Zero emission vehicles – you might have heard this term for quite some time now. But for those who have no clue, what are zero emission vehicles? What are the advantages and disadvantages of owning one? All these in this article.
So What Are Zero Emission Vehicles?
A few years back, they are called electric vehicles (EV) because engines used are battery-powered. The car’s engine runs through electricity to transmit power to the wheels, as opposed to fuel. Electric vehicles, unlike fuel-powered ones, don’t emit chemical substances and disperse it to the atmosphere. Because of this characteristic, many people call it nowadays as “zero emission vehicles”. These vehicles run by different types of batteries, two of which are lithium-ion and ICE/Electric batteries. The batteries are, of course, rechargeable, and recharging can take from 20 minutes to a few hours, depending on the battery type and size.
A Brief History
People might perceive electric vehicles as a modern invention, but it’s not as modern as anyone would think. With that, we are going to take you back to the 1800s. Throughout history, there are many claims as to who conceptualized the first electric car. But one of more well-received claims is that of Anyos Jedlik, a Hungarian inventor and engineer. Jedlik developed a small car that was powered by an electric motor. And in the 1830s, Scottish inventor Robert Anderson created a much larger electric car model used to draw carriage.
In America, Vermont native Thomas Davenport created the first American DC electrical motor back in 1834. He then installed in a small car unit and can move via an electrified track. Electric vehicles then became popular, but development and demand declined by 1920 as people favor fuel-powered ones more.
The Comeback Of Emission Free
50 years after the decline, people opened up the idea of using electric cars once again due to gas price hikes. But it wasn’t until the 1990s that the idea came full circle. There were a few electric car models released in public, two of which are the GM’s EV1 in 1996 and Toyota Prius – the first hybrid car – in 1997.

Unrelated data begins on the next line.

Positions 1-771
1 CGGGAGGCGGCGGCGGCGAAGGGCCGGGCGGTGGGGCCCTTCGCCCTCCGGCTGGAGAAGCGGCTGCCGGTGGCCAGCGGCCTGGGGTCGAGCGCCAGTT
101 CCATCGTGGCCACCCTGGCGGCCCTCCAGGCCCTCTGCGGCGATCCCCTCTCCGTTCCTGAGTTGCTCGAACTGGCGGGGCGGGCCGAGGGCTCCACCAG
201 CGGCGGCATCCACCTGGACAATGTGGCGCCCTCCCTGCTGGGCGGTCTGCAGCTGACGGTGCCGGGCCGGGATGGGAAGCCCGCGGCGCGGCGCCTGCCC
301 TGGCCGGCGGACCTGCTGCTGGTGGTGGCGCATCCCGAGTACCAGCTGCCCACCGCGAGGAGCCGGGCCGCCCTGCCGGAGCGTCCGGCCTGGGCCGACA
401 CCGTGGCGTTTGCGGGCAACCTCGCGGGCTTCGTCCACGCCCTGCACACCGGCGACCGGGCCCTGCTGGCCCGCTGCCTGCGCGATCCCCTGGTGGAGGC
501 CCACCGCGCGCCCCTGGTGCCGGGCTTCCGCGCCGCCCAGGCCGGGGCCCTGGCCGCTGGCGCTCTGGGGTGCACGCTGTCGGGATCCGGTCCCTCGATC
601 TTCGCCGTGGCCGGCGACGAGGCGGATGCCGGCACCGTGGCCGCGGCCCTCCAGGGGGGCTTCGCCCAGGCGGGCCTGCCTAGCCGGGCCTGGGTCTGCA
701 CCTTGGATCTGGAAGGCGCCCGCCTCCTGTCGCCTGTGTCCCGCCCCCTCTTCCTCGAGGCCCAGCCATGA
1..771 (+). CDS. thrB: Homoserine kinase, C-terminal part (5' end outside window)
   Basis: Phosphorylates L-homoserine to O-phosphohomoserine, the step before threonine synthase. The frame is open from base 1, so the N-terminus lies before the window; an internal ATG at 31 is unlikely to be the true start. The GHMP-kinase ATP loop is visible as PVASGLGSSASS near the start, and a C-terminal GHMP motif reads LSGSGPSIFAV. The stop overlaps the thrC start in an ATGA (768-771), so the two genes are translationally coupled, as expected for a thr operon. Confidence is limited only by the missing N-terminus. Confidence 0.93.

People are beginning to switch to hybrid or electric cars due to gas-powered ones’ impact on the environment. Arguably the most popular electric car company today is Tesla Motors, a Silicon Valley startup, which started back in 2006. Not the ones who want to be left behind, Nissan and GM followed suit, with the LEAF model and Chevy Volt, respectively.
Today, a good percentage of Americans are starting to ditch fuel-powered vehicles for electric or hybrid cars. According to the Department of Energy, switching to zero emission vehicles can help minimize our dependence on foreign oil by up to 60 percent while minimizing carbon pollution during the process.
One of the most prominent advantages of electric vehicles – and the one manufacturers use as their selling point – is that it’s more sustainable and environment-friendly. But here are a few more advantages when you make the switch.
Cheaper to Run and Maintain – Electric vehicles are relatively more cost-efficient than cars run by fuel. Comparing equal costs, EVs can run up to 30% more. Also, you can charge your car at the comfort of your own home instead of driving to the gas station, an activity that spends fuel in the process. Maintaining it is also relatively much better because there are fewer parts to consider. When an electric vehicle needs fixing, it doesn’t require much time to service it.
Doesn’t Produce Noise As Much – Electric car engines are quieter and can provide a much smoother drive even when it’s accelerated high. Because of this advantage, many environmentalists favor this because it doesn’t contribute to noise pollution.
Tax Credits – Owners of zero emission vehicles enjoy tax credits for the effort in lessening environmental impact. The tax credit rate depends on the car and model, but it can go up as high as $7,500.
Disadvantages of Zero Emission Vehicles
Not all things are perfect, including zero emission vehicles. Here are some disadvantages you may want to know.
Higher Electricity Bill – Though cheaper than gasoline, electricity doesn’t come for free. If you’re not going to check the manuals, chances are your electric bill may experience some surge month after month. And if you live in a place where there’s a regular power outage, you may not want to consider getting one until your local government fixes the issue.
Short Ranges – Although some electric vehicles can go long ranges, most EV cars can’t. A significant number of these cars can go only as far as 100 miles on a single full charge. So if you’re going on a coast to coast trip on an EV, you have to charge it numerous times. But that’s just one problem; another problem is where can you charge it.
Electric Vehicles Are a Major Investment… For Now – Though zero emission vehicles are a good alternative, you may have to save up some first before switching. The cheaper models range from $30,000 to $40,000 while the high-ends are at the $80,000 and up bracket. Prices of these cars may go down soon, but for now, it’s a significant investment you have to consider before purchasing.
So what do you think of zero emission vehicles? Do they deserve a two green thumbs up or no? If you’re looking for one, we have pre-owned Tesla cars available. Check them out by clicking on the link.